Wyden is next in line for the top Democratic spot on the Senate Finance Committee, now that Chairman Max Baucus is retiring.
Liberals may have cheered when Montana Sen. Max Baucus announced he would retire in 2014 and give up his stranglehold on the Senate Finance Committee gavel. But the likely ascent of Oregon Sen. Ron Wyden to the top of the committee creates its own problems for Democrats.
Baucus, who has been the top Democrat on Finance for more than a decade, announced Tuesday that he would not seek re-election. Though his fiercely independent style and transgressions against party orthodoxy created a fair share of spats with Democratic leaders, Wyden’s own brand of bipartisanship is not without its detractors.
Wyden has often perturbed leadership by freelancing on bipartisan talks that have run counter to the party’s message — pursuing Medicare changes with House Budget Chairman Paul D. Ryan of Wisconsin in an election year when Ryan was the No. 2 Republican on the national ticket. GOP presidential nominee Mitt Romney occasionally invoked Wyden to burnish Ryan’s bipartisan chops, and Wyden eventually had to distance himself from the policy paper he co-authored with Ryan offering more private insurance options to Medicare recipients, among other things.
Wyden came under fire from liberals prior to Romney name-checking him because many saw the proposal as too close to GOP plans to turn Medicare into a voucher program.
Wyden’s other major foray into health care — the Wyden-Bennett plan — also raised the ire of the Democratic base. Many believed he was stubbornly pushing an idea that had little traction during tense negotiations over the 2010 Affordable Care Act. That bill, sponsored with then-Sen. Robert F. Bennett, R-Utah, would have eliminated employer-based health care coverage under the notion that employers would increase salaries to help employees pay for insurance. It included an individual mandate similar to what was in the health care law.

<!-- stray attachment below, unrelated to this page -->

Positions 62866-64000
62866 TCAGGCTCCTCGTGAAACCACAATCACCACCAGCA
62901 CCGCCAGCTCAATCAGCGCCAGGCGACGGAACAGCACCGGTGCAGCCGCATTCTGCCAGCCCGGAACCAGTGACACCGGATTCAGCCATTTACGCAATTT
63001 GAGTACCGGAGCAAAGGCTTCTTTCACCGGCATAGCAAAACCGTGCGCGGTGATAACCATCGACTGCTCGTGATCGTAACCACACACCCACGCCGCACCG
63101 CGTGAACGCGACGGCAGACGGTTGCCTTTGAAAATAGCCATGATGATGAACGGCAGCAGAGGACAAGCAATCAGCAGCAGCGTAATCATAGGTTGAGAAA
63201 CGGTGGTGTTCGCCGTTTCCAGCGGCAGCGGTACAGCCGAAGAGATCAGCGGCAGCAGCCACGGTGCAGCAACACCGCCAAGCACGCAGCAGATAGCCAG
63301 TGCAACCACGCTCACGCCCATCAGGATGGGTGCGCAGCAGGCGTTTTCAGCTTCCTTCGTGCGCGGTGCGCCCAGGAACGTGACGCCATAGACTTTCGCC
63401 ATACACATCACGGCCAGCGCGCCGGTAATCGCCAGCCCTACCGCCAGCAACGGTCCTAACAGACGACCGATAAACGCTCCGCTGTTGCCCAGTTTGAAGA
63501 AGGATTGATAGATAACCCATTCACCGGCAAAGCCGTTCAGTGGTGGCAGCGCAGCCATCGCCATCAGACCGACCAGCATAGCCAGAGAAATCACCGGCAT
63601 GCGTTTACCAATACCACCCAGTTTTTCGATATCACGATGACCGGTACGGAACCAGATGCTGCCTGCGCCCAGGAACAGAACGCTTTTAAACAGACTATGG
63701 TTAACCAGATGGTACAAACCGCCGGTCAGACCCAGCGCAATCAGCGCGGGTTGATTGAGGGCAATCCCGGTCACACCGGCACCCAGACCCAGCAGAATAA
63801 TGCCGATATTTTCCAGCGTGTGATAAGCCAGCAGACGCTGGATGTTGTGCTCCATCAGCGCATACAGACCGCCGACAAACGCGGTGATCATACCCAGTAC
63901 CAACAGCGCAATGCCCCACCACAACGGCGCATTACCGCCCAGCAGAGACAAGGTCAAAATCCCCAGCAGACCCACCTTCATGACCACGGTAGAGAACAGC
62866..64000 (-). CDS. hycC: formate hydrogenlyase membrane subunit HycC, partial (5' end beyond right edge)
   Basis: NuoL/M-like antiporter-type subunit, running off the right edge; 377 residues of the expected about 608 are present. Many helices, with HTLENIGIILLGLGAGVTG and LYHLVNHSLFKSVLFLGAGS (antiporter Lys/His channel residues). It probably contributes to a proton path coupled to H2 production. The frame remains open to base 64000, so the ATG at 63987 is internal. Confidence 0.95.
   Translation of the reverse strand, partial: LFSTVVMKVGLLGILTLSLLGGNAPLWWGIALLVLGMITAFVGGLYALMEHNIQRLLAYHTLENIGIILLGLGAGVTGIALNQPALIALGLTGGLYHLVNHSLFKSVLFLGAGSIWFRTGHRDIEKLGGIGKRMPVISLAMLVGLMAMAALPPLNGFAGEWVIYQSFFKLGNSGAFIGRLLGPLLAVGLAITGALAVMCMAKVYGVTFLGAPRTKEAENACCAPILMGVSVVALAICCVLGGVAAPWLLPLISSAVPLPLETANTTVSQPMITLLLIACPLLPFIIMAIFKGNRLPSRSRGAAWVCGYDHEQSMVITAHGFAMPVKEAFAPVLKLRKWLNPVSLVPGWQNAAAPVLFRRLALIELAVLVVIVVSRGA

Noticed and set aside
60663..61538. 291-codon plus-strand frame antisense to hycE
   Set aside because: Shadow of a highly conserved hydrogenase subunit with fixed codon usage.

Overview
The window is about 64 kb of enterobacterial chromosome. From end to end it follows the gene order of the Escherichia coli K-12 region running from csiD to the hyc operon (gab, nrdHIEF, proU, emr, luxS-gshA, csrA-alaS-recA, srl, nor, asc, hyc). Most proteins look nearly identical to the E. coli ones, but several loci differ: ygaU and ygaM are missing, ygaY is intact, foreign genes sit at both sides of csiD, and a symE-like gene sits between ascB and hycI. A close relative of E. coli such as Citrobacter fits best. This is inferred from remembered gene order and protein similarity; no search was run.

Despite Wyden’s offbeat policy prescriptions, Democratic caucus rules are on his side. They dictate that the next senator in line of seniority has first right to the gavel, and Majority Leader Harry Reid, D-Nev., has been scrupulous in adhering to that.
It’s unlikely Wyden would pass up the chance to take over the Senate’s most powerful panel, even though he currently chairs the Energy and Natural Resources Committee.
Right behind Wyden in seniority for Finance is Sen. Charles E. Schumer, D-N.Y. Schumer aspires to one day be leader and could face internal conflict if he tries to leapfrog another senator. And yet Reid’s discomfort with Wyden will at a minimum create Capitol Hill intrigue and buzz on Wall Street about whether the leader might make an exception to the rules.
Few people would comment on the record about the Finance Committee’s future or speculate openly on Schumer’s next move, but the chatter about Schumer is largely wishful thinking by Wall Street lobbyists. Wyden deflected questions Tuesday about his future.